Researchers have already uncovered the political preferences of the users of streaming services, matched DNA profiles and linked medical billing records to individuals recorded in anonymous datasets.
Hostile governments may be able to use anonymised data shared by other states to identify and track vulnerable refugees or identify the location of camps, or disrupt the supply chains for critical goods.
Data on race, ethnicity, sexual orientation and immigration status can be legally obtained in some locations and de-anonymised.  In some cases, such data has been used for harassment and abuse.
In the US, and other jurisdictions, data is aggregated and sold with few regulatory restrictions, which allows law enforcement agencies to obtain personal data, such as a person’s mobile phone location history, without a warrant.
Police in the US, in theory, could use automated licence plate data, which is available from private companies and government agencies, to prosecute people who travel out of their state to have abortions.
Countries with poor human rights records have already used spyware to track activists and clamp down on political protesters in the Middle East.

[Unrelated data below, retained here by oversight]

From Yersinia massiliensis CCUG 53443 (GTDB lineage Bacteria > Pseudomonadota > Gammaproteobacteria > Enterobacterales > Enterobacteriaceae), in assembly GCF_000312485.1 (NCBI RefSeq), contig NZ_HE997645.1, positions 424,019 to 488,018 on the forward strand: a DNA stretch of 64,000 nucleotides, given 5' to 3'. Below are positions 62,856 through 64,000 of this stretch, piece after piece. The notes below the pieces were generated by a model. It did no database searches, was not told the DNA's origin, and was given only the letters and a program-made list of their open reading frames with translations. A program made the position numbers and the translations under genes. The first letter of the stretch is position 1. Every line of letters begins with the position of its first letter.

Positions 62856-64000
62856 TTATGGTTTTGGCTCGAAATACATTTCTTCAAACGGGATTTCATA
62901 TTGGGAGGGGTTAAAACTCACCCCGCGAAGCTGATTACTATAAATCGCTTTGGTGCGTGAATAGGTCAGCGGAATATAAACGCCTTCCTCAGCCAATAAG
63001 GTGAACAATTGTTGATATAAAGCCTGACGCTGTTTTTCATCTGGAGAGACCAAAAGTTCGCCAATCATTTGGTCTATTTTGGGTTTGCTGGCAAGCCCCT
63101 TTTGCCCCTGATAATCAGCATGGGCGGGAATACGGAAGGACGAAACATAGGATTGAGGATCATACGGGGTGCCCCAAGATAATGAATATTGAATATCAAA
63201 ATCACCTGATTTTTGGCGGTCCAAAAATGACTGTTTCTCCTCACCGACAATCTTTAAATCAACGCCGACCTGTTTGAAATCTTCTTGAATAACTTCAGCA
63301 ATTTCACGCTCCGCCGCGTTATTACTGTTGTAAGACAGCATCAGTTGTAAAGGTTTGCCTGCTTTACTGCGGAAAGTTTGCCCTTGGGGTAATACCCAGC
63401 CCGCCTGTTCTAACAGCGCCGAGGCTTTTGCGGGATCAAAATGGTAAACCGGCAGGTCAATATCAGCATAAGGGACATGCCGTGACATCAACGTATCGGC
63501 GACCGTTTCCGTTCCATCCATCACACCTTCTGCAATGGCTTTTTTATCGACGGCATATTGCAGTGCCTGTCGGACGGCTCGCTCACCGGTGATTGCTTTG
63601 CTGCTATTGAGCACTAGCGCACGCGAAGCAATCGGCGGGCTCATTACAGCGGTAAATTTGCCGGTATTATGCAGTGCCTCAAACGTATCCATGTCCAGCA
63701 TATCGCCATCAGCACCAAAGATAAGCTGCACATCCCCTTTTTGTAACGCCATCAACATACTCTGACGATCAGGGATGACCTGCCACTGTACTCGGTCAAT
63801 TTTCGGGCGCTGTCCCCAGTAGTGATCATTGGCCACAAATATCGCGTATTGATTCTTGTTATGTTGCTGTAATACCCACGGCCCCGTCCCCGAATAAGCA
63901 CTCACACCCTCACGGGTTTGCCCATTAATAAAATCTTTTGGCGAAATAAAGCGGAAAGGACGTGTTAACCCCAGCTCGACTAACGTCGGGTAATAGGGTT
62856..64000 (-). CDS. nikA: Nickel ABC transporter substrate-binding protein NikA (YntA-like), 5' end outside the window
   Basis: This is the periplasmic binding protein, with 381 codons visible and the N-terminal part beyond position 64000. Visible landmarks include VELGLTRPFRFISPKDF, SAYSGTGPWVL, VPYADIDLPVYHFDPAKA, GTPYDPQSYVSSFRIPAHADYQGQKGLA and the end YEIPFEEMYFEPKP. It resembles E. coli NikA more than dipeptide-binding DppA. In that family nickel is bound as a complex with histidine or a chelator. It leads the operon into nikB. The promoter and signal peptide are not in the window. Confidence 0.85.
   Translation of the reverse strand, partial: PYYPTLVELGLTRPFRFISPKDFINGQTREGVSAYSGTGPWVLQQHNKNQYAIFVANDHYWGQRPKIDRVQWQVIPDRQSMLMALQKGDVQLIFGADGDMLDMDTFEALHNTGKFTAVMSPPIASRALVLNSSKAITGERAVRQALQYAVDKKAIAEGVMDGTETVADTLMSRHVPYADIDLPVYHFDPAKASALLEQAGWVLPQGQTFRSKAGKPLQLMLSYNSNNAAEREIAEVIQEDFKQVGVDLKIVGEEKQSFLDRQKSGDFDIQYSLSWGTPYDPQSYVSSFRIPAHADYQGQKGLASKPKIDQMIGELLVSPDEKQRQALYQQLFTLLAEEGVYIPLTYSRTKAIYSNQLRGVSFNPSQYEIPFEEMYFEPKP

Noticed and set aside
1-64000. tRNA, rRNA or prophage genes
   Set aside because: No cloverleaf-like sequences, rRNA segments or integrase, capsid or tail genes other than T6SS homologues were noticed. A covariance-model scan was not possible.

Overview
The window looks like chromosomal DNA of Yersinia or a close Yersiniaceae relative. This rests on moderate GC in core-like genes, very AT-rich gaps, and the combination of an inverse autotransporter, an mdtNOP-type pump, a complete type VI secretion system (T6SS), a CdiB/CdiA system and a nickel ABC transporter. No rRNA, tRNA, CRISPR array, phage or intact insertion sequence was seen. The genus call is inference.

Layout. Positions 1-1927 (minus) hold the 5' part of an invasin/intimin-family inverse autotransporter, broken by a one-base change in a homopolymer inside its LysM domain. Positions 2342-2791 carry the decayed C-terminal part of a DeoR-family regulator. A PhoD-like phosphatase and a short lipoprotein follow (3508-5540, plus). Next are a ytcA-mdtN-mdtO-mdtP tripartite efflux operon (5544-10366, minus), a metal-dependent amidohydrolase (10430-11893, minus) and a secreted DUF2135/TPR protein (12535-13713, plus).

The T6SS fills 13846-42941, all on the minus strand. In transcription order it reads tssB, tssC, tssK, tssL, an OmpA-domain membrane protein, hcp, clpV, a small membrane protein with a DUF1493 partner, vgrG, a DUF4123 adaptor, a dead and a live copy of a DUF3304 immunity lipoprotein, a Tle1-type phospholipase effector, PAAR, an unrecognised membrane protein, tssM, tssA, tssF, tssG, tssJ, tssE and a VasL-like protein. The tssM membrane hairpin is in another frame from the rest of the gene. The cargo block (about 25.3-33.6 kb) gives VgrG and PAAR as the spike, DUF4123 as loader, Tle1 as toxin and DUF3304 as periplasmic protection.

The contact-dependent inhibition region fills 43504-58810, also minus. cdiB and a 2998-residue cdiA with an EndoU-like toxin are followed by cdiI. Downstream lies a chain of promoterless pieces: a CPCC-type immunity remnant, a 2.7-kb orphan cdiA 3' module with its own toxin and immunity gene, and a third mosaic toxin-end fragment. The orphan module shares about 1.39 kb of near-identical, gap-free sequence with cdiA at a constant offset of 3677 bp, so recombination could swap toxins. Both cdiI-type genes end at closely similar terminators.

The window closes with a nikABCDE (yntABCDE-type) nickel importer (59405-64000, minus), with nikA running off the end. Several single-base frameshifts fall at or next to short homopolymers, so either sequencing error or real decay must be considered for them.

In Africa, privacy has been eroded by biometric programmes that deploy CCTV with facial recognition and require mandatory registration for SIM cards.
The collection and aggregation of personal data is essential for innovation and can benefit society by, for example, improving healthcare.
But governments may struggle to balance the potential harm to individual privacy against the benefits of emerging technologies.
Combined with the risk of cyber attacks and tighter data laws, it is likely that voluntary disposal and deletion of data will become a greater priority for companies.
The deeply interconnected nature of the risks facing the world gives rise to “polycrises”, where different crises interact in a way that has a greater impact than each crisis taken on its own.